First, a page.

WPX Energy Hints at Explosive Results in the Niobrara
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Last week WPX Energy (NYSE: WPX) announced a discovery in the Niobrara shale that might ultimately double the current 18 Tcfe of natural gas 3P reserves. The discovery well produced an initial high of 16 Mcfe per day suggesting that reserves in the area are much higher than expected.
The company is one of the largest leaseholders in the Niobrara/Mancos shales that underlie the companies expansive leasehold position in the Piceance Basin. The struggling natural gas producer was spun off from Williams Companies at the end of 2011. Will this new discovery finally propel the stock higher?
The company owns 180,000 net acres in the Niobrara shale and has drilled more than 4,000 wells in the Piceance Basin. The discovery well initially flowed 16 Mcfe per day and has been choked back to an average rate of 12 Mcfe per day. Even more importantly the company has the gathering and processing infrastructure to accommodate the additional gas volumes and without the need for modification to existing gas treatment facilities.
The discovery is expected to add nearly double the current 18 Tcfe of 3P reserves. The company is only valued at $3B with a revenue run rate of over $3B. The increased production could have a big impact to the revenue base though dramatic increases in natural gas production could further add to the national glut of the resource.
The typical well in the area has averaged initial production rates of 1 Mcfe/d. The big test will be the two additional wells being drilled in the area in 2013 to confirm the productivity of the formation across the basin.
The company has a market cap of $14.4B so it doesn’t provide the potential for fast growth from this development, but the Piceance Basin is a big contributor to the ability of Encana to continue paying the 4.1% dividend yield.
The basin only provides 17% of the current natural gas production so investors in this stock get less of a pop from any production gains in the area similar to that of WPX. Even doubling production in the basin would only increase the area to 27% of the total company’s natural gas production.
Encana is a great way to participate in the ability to increase production in the area without having to any significant risk that the other test wells will be non-confirming.
On the flip side of Encana, Bill Barrett provides access to the high growth potential of the area with a market cap around $1B and a revenue base of around $650-700M. The Piceance Basin is the highest producing area as of September 30with 152 Mcfe/d. The company shifted drilling to the Unita basin and the Denver-Julesburg (DJ) basin during 2012 due to the low natural gas prices.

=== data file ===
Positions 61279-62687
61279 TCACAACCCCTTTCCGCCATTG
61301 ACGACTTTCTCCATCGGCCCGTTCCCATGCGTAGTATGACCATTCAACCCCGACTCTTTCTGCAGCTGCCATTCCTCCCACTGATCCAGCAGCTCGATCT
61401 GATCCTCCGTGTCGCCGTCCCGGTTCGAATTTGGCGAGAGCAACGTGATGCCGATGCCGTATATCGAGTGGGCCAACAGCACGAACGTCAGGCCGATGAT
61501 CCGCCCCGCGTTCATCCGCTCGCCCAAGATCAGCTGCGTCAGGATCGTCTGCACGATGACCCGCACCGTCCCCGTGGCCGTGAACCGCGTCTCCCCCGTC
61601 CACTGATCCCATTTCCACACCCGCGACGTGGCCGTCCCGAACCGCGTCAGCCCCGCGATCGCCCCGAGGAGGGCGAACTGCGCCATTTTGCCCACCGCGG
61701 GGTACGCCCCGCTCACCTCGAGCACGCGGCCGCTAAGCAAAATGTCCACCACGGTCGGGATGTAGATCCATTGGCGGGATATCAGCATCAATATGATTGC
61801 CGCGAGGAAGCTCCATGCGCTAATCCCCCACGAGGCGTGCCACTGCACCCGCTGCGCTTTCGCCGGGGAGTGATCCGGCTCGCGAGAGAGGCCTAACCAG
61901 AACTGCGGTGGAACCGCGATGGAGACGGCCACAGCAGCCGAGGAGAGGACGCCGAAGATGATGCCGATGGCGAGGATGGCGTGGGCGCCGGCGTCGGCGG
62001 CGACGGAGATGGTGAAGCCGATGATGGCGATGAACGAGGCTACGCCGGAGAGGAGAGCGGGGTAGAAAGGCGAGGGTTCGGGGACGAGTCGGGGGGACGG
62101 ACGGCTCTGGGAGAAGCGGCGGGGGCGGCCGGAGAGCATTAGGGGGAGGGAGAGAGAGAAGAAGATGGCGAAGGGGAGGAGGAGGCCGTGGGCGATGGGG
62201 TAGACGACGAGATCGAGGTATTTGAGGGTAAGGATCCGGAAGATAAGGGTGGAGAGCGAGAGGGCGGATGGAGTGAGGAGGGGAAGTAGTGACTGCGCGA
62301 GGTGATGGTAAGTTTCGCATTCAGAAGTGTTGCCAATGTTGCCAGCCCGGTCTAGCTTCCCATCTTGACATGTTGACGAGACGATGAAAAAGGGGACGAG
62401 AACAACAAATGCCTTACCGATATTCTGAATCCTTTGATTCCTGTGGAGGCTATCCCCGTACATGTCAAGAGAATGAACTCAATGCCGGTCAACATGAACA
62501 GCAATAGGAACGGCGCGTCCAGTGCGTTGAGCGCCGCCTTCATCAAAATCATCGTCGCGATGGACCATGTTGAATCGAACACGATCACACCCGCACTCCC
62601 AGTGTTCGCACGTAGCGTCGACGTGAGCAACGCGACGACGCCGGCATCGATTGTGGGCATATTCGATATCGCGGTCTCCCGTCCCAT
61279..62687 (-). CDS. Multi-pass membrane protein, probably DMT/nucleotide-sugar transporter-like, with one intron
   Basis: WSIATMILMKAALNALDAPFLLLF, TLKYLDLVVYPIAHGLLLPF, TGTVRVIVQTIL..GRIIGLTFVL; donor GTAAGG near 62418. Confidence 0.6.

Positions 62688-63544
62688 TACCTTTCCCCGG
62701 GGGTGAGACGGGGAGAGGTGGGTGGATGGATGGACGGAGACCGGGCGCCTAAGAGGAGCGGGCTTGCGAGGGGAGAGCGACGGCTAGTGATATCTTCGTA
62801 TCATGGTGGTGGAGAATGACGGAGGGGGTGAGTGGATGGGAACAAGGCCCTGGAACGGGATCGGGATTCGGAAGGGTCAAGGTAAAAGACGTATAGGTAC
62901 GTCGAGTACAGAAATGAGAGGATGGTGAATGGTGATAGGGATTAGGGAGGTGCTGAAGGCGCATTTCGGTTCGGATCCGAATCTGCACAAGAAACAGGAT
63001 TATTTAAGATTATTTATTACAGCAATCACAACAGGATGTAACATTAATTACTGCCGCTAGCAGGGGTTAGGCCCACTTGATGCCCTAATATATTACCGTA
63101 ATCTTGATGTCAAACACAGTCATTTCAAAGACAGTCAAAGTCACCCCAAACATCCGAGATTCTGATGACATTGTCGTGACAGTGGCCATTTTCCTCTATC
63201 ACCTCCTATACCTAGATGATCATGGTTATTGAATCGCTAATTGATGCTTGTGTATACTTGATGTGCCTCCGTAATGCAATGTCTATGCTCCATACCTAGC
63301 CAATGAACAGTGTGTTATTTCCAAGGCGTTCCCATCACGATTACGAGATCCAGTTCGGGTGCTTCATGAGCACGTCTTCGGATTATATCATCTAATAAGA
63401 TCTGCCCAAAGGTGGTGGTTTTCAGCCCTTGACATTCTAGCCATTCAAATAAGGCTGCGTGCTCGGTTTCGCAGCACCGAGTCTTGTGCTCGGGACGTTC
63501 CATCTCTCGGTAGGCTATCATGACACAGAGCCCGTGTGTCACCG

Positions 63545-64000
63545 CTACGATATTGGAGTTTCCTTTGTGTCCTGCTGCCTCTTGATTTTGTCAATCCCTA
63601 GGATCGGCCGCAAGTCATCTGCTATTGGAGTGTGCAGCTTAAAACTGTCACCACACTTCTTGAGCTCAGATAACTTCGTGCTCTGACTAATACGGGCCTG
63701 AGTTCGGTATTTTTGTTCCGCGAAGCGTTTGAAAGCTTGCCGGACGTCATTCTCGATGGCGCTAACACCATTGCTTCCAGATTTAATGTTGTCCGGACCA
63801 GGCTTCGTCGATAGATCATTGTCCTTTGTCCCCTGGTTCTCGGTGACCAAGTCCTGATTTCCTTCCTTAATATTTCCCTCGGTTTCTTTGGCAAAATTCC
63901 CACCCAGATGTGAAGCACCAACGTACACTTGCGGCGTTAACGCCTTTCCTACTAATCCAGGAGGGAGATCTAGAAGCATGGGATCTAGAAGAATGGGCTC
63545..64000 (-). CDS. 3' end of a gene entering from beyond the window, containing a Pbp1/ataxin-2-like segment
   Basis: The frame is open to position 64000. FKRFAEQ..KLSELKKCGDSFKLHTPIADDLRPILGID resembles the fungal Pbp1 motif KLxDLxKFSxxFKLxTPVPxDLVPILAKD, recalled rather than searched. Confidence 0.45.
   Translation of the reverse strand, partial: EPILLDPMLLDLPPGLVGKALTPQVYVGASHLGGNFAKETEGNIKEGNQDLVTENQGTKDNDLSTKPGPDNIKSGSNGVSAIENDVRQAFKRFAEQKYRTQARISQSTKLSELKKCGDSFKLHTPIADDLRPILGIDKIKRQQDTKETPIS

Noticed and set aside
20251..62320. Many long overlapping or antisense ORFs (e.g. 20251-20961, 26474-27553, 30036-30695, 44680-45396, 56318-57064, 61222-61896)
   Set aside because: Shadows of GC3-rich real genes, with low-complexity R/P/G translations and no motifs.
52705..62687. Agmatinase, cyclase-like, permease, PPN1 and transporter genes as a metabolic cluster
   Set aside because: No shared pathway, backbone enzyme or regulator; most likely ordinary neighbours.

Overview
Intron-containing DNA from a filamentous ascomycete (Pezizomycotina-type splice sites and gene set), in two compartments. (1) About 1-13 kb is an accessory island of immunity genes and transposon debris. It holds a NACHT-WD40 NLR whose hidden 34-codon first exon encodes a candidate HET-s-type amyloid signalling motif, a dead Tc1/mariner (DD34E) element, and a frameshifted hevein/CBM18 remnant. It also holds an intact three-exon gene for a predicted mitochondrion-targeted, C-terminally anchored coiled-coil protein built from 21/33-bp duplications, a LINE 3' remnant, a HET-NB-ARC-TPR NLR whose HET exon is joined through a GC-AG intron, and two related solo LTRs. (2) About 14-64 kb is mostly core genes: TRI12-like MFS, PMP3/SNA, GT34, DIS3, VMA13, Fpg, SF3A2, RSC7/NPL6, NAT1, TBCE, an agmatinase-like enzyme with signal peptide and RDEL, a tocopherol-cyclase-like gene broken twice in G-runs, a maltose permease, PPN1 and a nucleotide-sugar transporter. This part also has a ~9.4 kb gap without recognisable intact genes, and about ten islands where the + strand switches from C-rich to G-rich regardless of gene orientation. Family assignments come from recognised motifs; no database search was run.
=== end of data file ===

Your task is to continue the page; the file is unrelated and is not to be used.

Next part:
The announced capital spending for 2013 will also be focused outside of the Piceance basin but the recent news from the likes of WPX could encourage Bill Barrett to shift priorities especially if natural gas prices were to ever increase. The Gibson Gulch is considered a “swing area” as the company claims to be able to modify the drilling program with the broader swing in commodity prices.
At September 30, 2012, the Company had an approximate 98% working interest in production from 935 gross wells in its Gibson Gulch program. Effective October 1, the company sold an initial 18% working interest in the area.
While Encana and Bill Barrett provide decent opportunities to benefit from growth in the Piceance Basin, it appears that WPX provides the ultimate investment. The play still needs additional successful wells drilled to confirm that the formation is consistent across the play.
WPX is very focused on natural gas so any investor wanting to avoid that exposure has the option of investing in Encana for the dividend and Bill Barrett for the great impact to revenue from any expansion to the potential reserves in the basin. Otherwise, WPX appears like a ripe investment as production grows from existing resources while the company is also shifting towards liquids production in the Bakken.
Mark Holder and Stone Fox Capital Advisors, LLC have no positions in any stocks mentioned. The Motley Fool has no position in any of the stocks mentioned. Try any of our Foolish newsletter services free for 30 days. We Fools may not all hold the same opinions, but we all believe that considering a diverse range of insights makes us better investors. The Motley Fool has a disclosure policy. Is this post wrong? Click here. Think you can do better? Join us and write your own!